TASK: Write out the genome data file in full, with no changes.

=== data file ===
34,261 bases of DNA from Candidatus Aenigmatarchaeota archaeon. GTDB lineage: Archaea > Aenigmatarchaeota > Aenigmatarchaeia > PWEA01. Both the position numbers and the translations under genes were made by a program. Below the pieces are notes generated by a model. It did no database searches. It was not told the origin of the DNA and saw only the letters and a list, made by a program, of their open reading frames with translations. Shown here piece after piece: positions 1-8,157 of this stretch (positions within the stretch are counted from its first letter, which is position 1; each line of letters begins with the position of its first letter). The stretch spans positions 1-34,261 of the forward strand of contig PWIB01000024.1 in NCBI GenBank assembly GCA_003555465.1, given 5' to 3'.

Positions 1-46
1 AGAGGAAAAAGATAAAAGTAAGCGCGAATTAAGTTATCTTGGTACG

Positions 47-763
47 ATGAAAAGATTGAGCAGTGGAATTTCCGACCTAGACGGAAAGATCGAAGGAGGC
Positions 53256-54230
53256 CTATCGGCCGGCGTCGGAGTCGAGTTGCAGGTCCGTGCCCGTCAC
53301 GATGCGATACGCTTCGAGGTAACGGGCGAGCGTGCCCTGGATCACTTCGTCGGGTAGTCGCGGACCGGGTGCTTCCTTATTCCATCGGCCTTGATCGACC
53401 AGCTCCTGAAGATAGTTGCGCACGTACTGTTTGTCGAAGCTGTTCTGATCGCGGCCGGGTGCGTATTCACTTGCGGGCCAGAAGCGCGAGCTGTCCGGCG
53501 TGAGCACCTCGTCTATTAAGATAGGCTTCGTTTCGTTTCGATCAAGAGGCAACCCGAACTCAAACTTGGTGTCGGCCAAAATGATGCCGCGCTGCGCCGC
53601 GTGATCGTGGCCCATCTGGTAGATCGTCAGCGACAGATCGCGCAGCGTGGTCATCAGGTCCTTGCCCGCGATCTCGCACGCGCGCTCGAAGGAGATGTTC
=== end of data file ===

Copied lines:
34,261 bases of DNA from Candidatus Aenigmatarchaeota archaeon. GTDB lineage: Archaea > Aenigmatarchaeota > Aenigmatarchaeia > PWEA01. Both the position numbers and the translations under genes were made by a program. Below the pieces are notes generated by a model. It did no database searches. It was not told the origin of the DNA and saw only the letters and a list, made by a program, of their open reading frames with translations. Shown here piece after piece: positions 1-8,157 of this stretch (positions within the stretch are counted from its first letter, which is position 1; each line of letters begins with the position of its first letter). The stretch spans positions 1-34,261 of the forward strand of contig PWIB01000024.1 in NCBI GenBank assembly GCA_003555465.1, given 5' to 3'.

Positions 1-46
1 AGAGGAAAAAGATAAAAGTAAGCGCGAATTAAGTTATCTTGGTACG

Positions 47-763
47 ATGAAAAGATTGAGCAGTGGAATTTCCGACCTAGACGGAAAGATCGAAGGAGGC
Positions 53256-54230
53256 CTATCGGCCGGCGTCGGAGTCGAGTTGCAGGTCCGTGCCCGTCAC
53301 GATGCGATACGCTTCGAGGTAACGGGCGAGCGTGCCCTGGATCACTTCGTCGGGTAGTCGCGGACCGGGTGCTTCCTTATTCCATCGGCCTTGATCGACC
53401 AGCTCCTGAAGATAGTTGCGCACGTACTGTTTGTCGAAGCTGTTCTGATCGCGGCCGGGTGCGTATTCACTTGCGGGCCAGAAGCGCGAGCTGTCCGGCG
53501 TGAGCACCTCGTCTATTAAGATAGGCTTCGTTTCGTTTCGATCAAGAGGCAACCCGAACTCAAACTTGGTGTCGGCCAAAATGATGCCGCGCTGCGCCGC
53601 GTGATCGTGGCCCATCTGGTAGATCGTCAGCGACAGATCGCGCAGCGTGGTCATCAGGTCCTTGCCCGCGATCTCGCACGCGCGCTCGAAGGAGATGTTC